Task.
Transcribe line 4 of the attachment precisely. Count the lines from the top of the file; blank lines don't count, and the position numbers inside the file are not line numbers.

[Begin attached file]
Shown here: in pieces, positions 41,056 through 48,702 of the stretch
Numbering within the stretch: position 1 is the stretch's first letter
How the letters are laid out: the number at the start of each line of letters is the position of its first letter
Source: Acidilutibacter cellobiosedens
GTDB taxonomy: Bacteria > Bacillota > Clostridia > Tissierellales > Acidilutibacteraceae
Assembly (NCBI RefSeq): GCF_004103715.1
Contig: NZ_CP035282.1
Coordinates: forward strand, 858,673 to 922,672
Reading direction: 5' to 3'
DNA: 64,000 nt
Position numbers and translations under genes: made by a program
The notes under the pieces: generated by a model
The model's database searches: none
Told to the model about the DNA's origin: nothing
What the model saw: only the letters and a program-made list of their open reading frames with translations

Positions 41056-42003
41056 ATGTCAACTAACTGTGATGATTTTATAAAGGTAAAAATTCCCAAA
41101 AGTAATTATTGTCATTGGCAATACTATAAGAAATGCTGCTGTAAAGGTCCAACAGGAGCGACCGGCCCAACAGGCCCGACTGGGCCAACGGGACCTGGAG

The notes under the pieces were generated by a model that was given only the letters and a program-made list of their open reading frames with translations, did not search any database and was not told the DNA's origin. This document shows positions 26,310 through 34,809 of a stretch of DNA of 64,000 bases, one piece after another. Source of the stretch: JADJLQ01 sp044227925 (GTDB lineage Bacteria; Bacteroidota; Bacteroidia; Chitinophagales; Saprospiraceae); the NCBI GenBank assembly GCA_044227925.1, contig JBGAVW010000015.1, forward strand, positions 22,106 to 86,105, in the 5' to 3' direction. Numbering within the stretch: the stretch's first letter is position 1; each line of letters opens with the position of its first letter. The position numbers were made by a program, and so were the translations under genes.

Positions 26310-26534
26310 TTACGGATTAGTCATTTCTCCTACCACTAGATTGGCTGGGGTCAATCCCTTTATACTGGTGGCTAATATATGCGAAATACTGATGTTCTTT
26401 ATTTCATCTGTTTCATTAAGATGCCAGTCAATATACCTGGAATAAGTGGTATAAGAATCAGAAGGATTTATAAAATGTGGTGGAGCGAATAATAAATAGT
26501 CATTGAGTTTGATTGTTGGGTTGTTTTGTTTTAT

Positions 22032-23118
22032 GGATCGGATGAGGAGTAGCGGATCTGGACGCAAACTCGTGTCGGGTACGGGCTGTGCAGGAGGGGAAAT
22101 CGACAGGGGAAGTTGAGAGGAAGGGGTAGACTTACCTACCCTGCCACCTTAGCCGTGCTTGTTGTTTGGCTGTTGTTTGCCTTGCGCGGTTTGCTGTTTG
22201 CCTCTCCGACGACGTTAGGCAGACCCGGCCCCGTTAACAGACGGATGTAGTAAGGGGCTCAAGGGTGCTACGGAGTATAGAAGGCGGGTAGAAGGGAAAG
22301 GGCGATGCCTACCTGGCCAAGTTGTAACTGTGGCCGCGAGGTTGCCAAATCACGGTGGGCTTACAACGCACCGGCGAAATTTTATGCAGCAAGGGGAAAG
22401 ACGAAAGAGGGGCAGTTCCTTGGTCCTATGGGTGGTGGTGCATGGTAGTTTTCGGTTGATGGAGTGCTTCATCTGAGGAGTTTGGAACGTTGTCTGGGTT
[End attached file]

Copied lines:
Source: Acidilutibacter cellobiosedens